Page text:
Split protocol for next successful pregnancy after spontaneous abortions and pregnancy loss in Genetic Counselling Unit Split

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Authors

https://doi.org/10.33700/jhrs.2.3.95

Keywords:

spontaneous abortions (SA), pregnancy loss (RPL), etiology, genetic counselling

Abstract

Aim: Spontaneous abortion, early neonatal death and stillbirth are tragic events for the whole family. Sporadic abortion in the general population occurs at 12-15%, before the 12th weeks. The percentage increases with the age of the mother, up to 23%. Successful next pregnancy is the goal.

Methods: In a retrospective analysis from 1985 to 2010, 451 couples with one or more SAs before the 16th week of pregnancy were examined at the Genetic Counselling Unit, Pediatrics Clinics, UH Split.

Results: The highest number of SAs was recorded in the period 8-10th weeks of gestation. Furthermore, 69% of women and 66% of men had a positive family history (especially in a second-generation relative) for SA or sterility. Adverse habits (smoking, alcohol consumption) and exposure to pollutants and / or teratogens (chemicals, exposure to excessive heat or cold) did not affect the incidence of SA. Examination of serological signs (IgM + and EA +) in the presence of reactivation of infection with viruses most commonly revealed reactivation to viruses of the genus herpes viride such as HSV1, CMV and EBV, more often in women. Sideropenia or anemia with very low ferritin values ​​were found in 40% of tested women.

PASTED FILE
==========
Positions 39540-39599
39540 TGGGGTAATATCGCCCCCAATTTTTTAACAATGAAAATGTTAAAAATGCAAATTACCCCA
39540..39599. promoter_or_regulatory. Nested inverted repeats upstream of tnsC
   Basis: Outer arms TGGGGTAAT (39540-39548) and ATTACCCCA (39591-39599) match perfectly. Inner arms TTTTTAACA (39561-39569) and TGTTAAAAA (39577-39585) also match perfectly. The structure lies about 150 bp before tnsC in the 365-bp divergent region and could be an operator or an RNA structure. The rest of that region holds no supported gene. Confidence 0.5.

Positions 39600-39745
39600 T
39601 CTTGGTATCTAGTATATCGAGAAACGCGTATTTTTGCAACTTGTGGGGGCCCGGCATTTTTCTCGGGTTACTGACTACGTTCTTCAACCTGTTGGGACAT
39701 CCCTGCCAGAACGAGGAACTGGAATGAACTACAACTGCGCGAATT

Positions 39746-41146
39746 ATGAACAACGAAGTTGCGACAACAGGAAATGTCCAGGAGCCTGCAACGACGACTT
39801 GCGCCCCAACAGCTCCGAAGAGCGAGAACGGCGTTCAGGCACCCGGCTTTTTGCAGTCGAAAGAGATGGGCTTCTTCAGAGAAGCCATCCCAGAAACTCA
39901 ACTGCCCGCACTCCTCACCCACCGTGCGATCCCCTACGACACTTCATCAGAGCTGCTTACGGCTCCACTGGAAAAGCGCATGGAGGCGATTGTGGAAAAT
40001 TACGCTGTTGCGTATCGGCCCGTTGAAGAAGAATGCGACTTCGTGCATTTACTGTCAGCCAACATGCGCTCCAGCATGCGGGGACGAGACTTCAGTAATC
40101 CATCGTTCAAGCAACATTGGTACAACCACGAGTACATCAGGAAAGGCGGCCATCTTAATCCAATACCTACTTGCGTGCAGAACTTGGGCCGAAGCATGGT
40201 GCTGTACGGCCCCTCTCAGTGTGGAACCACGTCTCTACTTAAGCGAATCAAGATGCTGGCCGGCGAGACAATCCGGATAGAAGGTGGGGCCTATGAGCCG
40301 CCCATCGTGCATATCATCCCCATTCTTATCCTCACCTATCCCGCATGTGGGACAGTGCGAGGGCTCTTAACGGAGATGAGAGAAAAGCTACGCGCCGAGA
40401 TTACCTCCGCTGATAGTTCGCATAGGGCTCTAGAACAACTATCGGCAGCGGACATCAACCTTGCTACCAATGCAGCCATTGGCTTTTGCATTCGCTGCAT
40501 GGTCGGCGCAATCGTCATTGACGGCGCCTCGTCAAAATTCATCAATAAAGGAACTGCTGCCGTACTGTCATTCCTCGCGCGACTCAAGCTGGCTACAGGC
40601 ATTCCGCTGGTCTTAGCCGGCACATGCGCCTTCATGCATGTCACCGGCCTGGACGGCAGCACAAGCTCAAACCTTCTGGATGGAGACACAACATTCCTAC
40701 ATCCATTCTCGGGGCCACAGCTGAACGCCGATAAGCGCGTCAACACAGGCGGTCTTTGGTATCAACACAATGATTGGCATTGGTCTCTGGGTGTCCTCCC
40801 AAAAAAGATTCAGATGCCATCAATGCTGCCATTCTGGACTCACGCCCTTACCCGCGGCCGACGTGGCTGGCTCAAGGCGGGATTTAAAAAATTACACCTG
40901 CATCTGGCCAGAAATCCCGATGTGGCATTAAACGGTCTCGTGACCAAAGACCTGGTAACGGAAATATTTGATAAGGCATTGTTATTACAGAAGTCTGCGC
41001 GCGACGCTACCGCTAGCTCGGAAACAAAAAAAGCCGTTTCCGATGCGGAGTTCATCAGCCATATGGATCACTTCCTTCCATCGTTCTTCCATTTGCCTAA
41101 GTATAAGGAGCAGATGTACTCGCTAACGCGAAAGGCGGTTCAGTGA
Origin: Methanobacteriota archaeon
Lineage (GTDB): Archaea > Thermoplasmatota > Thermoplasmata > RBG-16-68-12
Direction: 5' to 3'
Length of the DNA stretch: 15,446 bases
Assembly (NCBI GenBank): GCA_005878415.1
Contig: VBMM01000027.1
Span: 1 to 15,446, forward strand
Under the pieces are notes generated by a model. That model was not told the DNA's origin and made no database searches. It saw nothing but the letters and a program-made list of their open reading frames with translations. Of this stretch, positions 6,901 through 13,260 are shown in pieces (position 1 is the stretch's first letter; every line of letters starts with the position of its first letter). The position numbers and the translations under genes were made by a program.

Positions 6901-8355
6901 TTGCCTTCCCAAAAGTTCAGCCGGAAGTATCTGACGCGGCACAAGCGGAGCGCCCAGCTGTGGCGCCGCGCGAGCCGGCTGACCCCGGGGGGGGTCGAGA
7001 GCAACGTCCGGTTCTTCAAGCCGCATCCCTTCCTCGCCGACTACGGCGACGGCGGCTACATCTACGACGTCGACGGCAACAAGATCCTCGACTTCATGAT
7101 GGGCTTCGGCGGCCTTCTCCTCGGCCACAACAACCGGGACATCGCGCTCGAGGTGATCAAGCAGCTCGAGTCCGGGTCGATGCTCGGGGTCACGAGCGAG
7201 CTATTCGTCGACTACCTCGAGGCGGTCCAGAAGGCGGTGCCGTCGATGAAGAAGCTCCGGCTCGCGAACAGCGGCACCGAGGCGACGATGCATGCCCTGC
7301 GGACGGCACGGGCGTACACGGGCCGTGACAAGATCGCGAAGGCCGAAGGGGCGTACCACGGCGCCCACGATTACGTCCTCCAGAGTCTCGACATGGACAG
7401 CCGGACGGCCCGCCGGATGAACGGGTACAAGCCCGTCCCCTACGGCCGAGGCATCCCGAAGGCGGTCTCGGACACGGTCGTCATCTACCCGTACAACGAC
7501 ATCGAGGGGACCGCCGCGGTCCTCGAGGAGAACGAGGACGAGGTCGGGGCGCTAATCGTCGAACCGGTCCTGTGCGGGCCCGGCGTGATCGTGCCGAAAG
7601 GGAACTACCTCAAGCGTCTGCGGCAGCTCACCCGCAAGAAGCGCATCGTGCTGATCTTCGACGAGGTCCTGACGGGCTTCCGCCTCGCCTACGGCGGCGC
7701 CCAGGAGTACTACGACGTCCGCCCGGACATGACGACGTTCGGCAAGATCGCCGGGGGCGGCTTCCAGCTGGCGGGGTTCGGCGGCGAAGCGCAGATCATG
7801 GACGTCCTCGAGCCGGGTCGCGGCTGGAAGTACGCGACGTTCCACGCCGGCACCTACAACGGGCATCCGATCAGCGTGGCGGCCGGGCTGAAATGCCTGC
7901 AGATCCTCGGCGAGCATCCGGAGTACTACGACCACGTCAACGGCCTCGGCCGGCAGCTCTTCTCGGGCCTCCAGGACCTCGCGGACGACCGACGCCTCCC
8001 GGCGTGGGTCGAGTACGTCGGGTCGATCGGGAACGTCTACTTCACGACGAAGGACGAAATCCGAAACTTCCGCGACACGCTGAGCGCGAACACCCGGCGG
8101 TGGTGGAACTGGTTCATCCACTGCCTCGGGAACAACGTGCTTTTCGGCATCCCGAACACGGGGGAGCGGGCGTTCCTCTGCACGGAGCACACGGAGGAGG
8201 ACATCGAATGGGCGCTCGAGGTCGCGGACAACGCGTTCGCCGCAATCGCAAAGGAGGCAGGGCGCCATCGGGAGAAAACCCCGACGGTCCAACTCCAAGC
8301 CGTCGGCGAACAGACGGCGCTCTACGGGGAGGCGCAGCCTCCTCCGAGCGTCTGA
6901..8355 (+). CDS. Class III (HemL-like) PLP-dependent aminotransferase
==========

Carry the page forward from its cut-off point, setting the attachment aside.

Conclusion: The theory of “two hits” (multifactorial inheritance) is still in the basis of SA. Under these circumstances, it is possible to achieve a normal pregnancy as needed with prenatal or preimplantation diagnostics. If there is a need for assisted fertilisation, the same procedure should be followed.

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Published

26.11.2023

How to Cite

Culic, V. (2023). Split protocol for next successful pregnancy after spontaneous abortions and pregnancy loss in Genetic Counselling Unit Split. Journal of Health and Rehabilitation Sciences, 3(1), 1–7. https://doi.org/10.33700/jhrs.2.3.95

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